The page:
Figure 4: Completed crown lengthening and suturing. Removal of previous margins and a conservative amount of bone will allow for a new biologic width to establish during healing. A new crown margin will be placed just coronal to the gingival collar to prevent periodontal interference from occurring in the future.
Figure 5: An occlusal view shows 360 degrees of perfect interface between tooth surface and bone for long-term maintenance.
Figure 1: A crown placed within the biologic width is causing significant inflammation. This inflammation needs to be dealt with prior to the placement of another permanent restoration.
Figure 2: The existing crowns are removed and cores and provisionals are placed.
Figure 3: Occlusal view.
Figure 4: With the tissue reflected, severe bone destruction is clearly seen due to the biologic width invasion.
Figure 5: Cratered defects are corrected, and a parabolic architecture of the bone to mimic the soft tissue is created.
Figure 1: Developmental groove is causing bone loss on tooth #9.
Figure 2: A flap is laid showing visible developmental defect with small amount of blood in it.
Figure 3: Removal of developmental defect creates a smooth root surface for long-term maintenance.
Figure 4: Connective tissue is added for long-term periodontal stability.
Figure 5: Flap is positioned to cover the connective tissue graft.
Figure 6: Postoperative view showing stable environment with zero probing.
Figure 1: A recent article by Cobb and Rapley, et al.1 discusses the problems associated with CEJs and the accumulation of biofilm, plaque and calculus. When performing biologic shaping, permanent removal of the CEJ can be undertaken to produce a long-term, maintainable environment for the hygienist and patient. Note the plaque and calculus approximating the CEJs.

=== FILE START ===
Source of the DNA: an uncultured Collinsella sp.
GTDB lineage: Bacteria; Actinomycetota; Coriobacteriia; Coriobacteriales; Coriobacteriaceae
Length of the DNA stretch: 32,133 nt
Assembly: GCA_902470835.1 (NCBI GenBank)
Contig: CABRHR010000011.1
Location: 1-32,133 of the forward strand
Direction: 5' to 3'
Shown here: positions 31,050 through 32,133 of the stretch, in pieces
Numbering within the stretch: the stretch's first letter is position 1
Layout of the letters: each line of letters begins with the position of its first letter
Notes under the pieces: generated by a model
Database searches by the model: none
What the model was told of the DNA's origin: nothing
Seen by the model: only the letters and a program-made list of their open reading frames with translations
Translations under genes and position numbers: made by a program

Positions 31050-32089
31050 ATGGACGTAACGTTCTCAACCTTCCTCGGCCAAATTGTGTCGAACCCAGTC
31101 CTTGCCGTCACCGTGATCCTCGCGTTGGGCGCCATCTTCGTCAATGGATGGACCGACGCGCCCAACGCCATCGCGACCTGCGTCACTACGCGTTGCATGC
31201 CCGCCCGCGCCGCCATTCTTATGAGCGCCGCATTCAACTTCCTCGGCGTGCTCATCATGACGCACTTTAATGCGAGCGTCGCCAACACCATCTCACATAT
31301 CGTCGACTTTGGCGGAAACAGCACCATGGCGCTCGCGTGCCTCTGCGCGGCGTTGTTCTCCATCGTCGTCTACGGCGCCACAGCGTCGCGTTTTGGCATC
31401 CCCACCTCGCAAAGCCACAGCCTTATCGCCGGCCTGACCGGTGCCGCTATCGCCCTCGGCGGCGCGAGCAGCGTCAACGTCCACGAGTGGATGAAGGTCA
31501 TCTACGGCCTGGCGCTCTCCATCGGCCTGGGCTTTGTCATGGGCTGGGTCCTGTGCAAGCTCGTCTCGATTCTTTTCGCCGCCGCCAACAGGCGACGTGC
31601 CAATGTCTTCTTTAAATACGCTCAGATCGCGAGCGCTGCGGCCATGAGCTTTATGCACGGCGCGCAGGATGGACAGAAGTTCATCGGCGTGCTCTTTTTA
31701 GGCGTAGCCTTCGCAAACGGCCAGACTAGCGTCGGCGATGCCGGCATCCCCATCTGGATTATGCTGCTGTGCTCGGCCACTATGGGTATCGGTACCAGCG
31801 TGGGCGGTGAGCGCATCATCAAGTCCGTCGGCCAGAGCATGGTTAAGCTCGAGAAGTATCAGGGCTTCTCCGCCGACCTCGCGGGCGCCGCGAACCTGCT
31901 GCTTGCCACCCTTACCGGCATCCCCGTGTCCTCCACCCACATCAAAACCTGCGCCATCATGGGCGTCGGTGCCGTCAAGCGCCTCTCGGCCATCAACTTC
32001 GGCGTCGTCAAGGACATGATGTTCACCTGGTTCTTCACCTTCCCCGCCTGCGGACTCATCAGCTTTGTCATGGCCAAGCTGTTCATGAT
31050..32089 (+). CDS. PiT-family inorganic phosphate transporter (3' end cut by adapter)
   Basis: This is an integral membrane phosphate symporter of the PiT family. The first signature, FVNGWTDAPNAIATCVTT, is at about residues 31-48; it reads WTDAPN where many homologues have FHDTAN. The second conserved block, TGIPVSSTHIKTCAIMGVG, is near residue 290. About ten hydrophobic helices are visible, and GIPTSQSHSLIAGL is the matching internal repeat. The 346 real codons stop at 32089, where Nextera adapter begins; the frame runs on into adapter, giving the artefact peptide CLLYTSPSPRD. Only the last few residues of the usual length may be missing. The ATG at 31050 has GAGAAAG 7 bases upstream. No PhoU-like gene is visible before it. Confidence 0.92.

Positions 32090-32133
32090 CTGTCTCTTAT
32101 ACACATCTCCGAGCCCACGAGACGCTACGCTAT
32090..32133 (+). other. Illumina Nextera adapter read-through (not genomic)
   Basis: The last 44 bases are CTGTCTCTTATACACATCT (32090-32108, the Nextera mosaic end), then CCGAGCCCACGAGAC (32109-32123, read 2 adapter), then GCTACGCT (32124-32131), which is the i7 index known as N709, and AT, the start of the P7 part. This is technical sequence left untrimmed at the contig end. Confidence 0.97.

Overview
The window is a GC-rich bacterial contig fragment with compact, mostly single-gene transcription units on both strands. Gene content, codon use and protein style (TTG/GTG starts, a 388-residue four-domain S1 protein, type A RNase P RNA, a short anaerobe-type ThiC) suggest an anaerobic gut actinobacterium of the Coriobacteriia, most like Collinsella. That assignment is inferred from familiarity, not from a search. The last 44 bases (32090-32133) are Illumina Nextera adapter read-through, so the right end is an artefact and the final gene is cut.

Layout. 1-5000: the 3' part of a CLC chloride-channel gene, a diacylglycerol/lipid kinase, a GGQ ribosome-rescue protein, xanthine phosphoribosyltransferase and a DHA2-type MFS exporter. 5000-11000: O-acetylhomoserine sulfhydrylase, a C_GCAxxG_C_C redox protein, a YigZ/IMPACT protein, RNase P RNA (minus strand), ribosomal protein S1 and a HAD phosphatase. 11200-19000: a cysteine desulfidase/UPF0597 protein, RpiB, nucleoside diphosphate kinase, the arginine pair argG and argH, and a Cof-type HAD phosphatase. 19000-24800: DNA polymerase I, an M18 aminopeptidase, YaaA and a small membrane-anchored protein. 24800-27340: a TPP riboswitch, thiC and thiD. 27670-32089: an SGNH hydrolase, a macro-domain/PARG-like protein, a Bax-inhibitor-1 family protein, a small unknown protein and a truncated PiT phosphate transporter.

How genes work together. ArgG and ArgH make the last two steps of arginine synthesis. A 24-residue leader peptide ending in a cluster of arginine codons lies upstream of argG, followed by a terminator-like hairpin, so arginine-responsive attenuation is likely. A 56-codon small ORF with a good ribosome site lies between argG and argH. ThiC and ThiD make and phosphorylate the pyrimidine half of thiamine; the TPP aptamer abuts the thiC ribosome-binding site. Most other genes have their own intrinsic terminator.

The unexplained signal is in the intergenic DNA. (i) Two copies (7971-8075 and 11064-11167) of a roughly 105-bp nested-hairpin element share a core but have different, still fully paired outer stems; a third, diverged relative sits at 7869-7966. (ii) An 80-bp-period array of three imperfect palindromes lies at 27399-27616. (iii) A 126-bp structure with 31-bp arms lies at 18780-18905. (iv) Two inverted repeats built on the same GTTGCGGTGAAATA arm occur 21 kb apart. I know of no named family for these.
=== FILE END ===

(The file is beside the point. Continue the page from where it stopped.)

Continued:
Figure 2: Removal of all CEJs with a handpiece to allow for long-term maintenance.
Figure 1: A patient with an excessive display of gingiva and no interest in orthognathic surgery. Crown lengthening will be necessary. A strong biologic background is necessary to properly treat this case for long-term stability. A clinician with a limited background biologically might consider doing a gingivectomy, which could present major difficulty.
Figure 2: Upon reflection of the tissue, massive tori or exostoses are noted. The cause of the problem is tissue having to extend over the excess bone and up onto the enamel.
Figure 3: Bone is removed to create a biologic environment between the bone and soft tissue.
Figure 4: Simple interrupted sutures are placed using 5-0 chromic gut material. Because of primary closure, the patient will have minimal discomfort.
Figure 1: Patient with excessive soft tissue on enamel. Once again, the surgeon needs a strong background in biology to offer this patient the proper surgical approach for a long-lasting result.
Figure 2: Severe bleeding is noted with minimal probing.
Figure 3: Upon reflection of the soft tissue, it is noted that the CEJ and bone are approximating each other, thus creating a condition called “altered active eruption.”
Figure 4: Space created for the biologic width through removal of bone. This procedure could never be undertaken without surgery.
Figure 5: Flap is sutured back into place just coronal to the CEJs with 5-0 chromic suture material.
Figure 1: Teeth #18 and #19 with existing crowns to be replaced. Cores and provisionals will be undertaken so ideal periodontal therapy can be performed.
Figure 2: The buccal margin of tooth #18 approximates the furcation area and furcation involvement is evident. Tooth #19 also has furcation issues and calculus is located just apical to the CEJ on the mesial.
Figure 3: Definitive biologic shaping removes all irregularities on the tooth surface and eliminates the furcation. This treatment is a definitive approach to comprehensive periodontal and restorative treatment that can only be accomplished surgically.
Figure 4: Perfectly contoured restorations following the prepared tooth surface with margins placed just coronal to the gingival collar. Furcations are barreled into the occlusal surface, allowing for long-term maintenance.